Twitter bans climate change propaganda ads as deniers target platforms

Read the full story in the Washington Post.

Twitter is banning advertisements that promote climate change denial in an effort to curb the reach of groups seeking to downplay the extent of the environmental crisis.

Under the new policy, advertisements that contradict the “scientific consensus” on climate change will be prohibited along with other types of banned-ads such as campaigns that contain violence, profanity or personal attacks. Twitter will be relying on reports from the Intergovernmental Panel on Climate Change, a unit within the United Nations, to inform its decisions about which advertisements break its rules, according to the company.

What’s ahead for emerging contaminants: Highlights and recommendations

Read the full post at JD Supra.

There have been a number of important recent developments, with more on the way, concerning emerging contaminants such as Per- and Polyfluoroalkyl Substances (PFAS) and 1,4-dioxane. It can be hard for companies to discern, respond to, and plan for the practical impact of these developments on their regulatory compliance, environmental cleanups, litigation, and day-to-day business operations.

Evanston Public Library’s first annual Blueberry Awards highlight nature, sustainability in children’s literature

Read the full story at the Daily Northwestern.

Slimy insects, invasive species and hidden foxes brought home the prize this week as some of the subjects of Evanston Public Library’s inaugural class of Blueberry Award-winning books.

EPL designated 26 awardees, including one winner and six Blueberry Changemaker honorees, for excellence in ecologically-focused children’s literature intended to strengthen young readers’ connection with nature and encourage stewardship of the environment.

Inside Clean Energy: Here are the people who break solar panels to learn how to make them stronger

Read the full story at Inside Clean Energy.

National lab program aims to understand why solar equipment sometimes fails and how to make it last longer.

Global science project links Android phones with satellites to improve weather forecasts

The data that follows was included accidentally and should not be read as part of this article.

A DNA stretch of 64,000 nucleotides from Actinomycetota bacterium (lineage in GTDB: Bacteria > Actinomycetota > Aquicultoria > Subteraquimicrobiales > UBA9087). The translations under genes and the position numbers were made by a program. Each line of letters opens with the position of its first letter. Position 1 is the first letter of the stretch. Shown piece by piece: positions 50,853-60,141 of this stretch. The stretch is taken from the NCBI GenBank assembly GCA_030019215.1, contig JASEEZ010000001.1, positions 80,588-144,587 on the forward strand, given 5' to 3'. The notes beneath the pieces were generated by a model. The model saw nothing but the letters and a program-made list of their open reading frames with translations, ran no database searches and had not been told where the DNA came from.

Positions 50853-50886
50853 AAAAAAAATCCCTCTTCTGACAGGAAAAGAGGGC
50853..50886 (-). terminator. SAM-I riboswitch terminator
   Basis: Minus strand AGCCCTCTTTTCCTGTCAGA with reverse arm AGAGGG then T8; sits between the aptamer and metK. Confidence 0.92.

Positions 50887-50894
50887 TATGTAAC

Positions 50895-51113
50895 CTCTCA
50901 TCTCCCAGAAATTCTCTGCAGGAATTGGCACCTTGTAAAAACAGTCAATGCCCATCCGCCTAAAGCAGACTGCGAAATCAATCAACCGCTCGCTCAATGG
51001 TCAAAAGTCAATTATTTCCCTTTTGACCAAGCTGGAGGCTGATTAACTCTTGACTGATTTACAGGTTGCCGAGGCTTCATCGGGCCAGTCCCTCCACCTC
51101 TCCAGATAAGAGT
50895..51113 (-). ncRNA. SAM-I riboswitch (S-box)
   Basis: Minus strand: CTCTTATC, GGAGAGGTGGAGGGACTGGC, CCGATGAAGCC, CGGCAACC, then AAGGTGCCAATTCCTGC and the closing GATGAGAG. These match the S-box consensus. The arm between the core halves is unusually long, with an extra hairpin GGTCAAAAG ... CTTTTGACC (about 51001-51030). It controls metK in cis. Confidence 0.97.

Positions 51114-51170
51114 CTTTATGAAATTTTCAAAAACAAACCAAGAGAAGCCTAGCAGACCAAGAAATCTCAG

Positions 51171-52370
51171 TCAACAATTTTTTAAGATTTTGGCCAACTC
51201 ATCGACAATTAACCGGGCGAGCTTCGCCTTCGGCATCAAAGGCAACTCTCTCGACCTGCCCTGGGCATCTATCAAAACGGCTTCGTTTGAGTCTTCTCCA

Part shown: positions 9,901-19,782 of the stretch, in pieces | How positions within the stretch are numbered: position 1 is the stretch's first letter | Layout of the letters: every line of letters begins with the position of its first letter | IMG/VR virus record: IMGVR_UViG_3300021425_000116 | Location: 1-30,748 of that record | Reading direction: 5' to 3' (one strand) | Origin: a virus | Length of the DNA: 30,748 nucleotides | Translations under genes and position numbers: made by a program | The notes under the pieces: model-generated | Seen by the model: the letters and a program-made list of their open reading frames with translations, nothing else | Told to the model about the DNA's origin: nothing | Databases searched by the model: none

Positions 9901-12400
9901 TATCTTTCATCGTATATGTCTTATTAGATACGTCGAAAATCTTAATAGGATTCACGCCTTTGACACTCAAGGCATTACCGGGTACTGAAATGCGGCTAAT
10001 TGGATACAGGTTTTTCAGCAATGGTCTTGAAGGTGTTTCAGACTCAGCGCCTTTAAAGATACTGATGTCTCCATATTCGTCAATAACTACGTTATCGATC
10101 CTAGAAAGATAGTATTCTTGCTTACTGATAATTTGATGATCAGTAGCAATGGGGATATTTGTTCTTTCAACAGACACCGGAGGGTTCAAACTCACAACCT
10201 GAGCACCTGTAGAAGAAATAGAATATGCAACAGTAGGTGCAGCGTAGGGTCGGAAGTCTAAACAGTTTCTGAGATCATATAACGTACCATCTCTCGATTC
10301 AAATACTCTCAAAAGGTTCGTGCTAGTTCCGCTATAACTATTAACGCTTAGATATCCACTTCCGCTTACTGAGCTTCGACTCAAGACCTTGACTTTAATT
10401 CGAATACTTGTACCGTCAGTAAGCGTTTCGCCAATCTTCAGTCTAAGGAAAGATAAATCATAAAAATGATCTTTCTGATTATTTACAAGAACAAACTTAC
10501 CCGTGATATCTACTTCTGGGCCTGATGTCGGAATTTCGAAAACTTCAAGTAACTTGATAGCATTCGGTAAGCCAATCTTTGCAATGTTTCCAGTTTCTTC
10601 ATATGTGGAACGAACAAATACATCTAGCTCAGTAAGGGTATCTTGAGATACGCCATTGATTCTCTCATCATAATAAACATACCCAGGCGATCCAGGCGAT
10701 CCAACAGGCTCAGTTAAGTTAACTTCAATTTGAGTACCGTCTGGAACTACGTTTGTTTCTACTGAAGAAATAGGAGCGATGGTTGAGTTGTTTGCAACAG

Read the full story from The Verge.

Collecting satellite data for research is a group effort thanks to this app developed for Android users. Camaliot is a campaign funded by the European Space Agency, and its first project focuses on making smartphone owners around the world part of a project that can help improve weather forecasts by using your phone’s GPS receiver.

The Camaliot app works on devices running Android version 7.0 or later that support satellite navigation. The way satellite navigation works, phones or other receivers look for signals from a network of satellites that maintain a fixed orbit. The satellites send messages with the time and their location, and once it’s received, the phones note how long each message took to arrive, then use that data to figure out where on Earth they are.

Researchers think that they can use satellite signals to get more information about the atmosphere. For example, the amount of water vapor in the atmosphere can affect how a satellite signal travels through the air to something like a phone.

As air pollution declined, tribal nations got left out

Read the full story from Bloomberg.

Although air pollution in the U.S. had been on a steady decline over the last two decades (until recently), the benefits have not been evenly distributed. A new analysis of data between 2000 and 2018 shows that trends for Native American communities on tribal land have not kept up with the decline in other communities, which means Native Americans now bear an increasing burden of dangerous air pollutants.

The research, published Wednesday in the American Journal of Public Health, adds to ample past studies that have documented the disproportionately high exposure among people of color in urban areas, especially those in Black and brown neighborhoods that have historically faced racially restrictive redlining policies.

Study provides a data resource for per- and polyfluoroalkyl substances in streams within Iowa agricultural watersheds

Read the full story from the USGS.

Per- and polyfluoroalkyl substances (PFAS) were detected in streams within agricultural areas (an often-unmeasured landscape) across Iowa. The data from this study provide one resource to understand the extent of PFAS concentrations in water resources from diverse landscapes throughout the United States.

We’re no more serious about the climate crisis than we were before the pandemic

Read the full story in Scientific American.

Emergency managers are stuck reacting to a constant march of disasters.

Good Energy: A Playbook for Screenwriting in the Age of Climate Change

Good Energy describes the playbook as a resource, “…for screenwriters and creatives—those who are steeped in the climate crisis and those who are learning about it. Whether you’re writing a screenplay, outlining a pilot, or working as an EP or assistant on the twenty-third season of a show (we see you, Grey’s Anatomy), this Playbook will help you bring your climate stories to life.”

The playbook includes expert-informed material and fictional “story seeds,” which are intended to show glimpses of the enormous menu of potential climate stories, which are legally free to use as a jumping-off point.

See also AP’s story about the project.

Bridgestone partners with LanzaTech to pursue end-of-life tire recycling technologies

Read the company news release.

Bridgestone Americas has announced an exclusive partnership with Carbon Capture and Transformation (CCT) company, LanzaTech NZ, Inc. (LanzaTech) to address end-of-life tire waste. The two companies will co-develop the first dedicated end-of-life tire recycling process leveraging LanzaTech’s proprietary CCT technology, creating a pathway toward tire material circularity and the decarbonization of new tire production.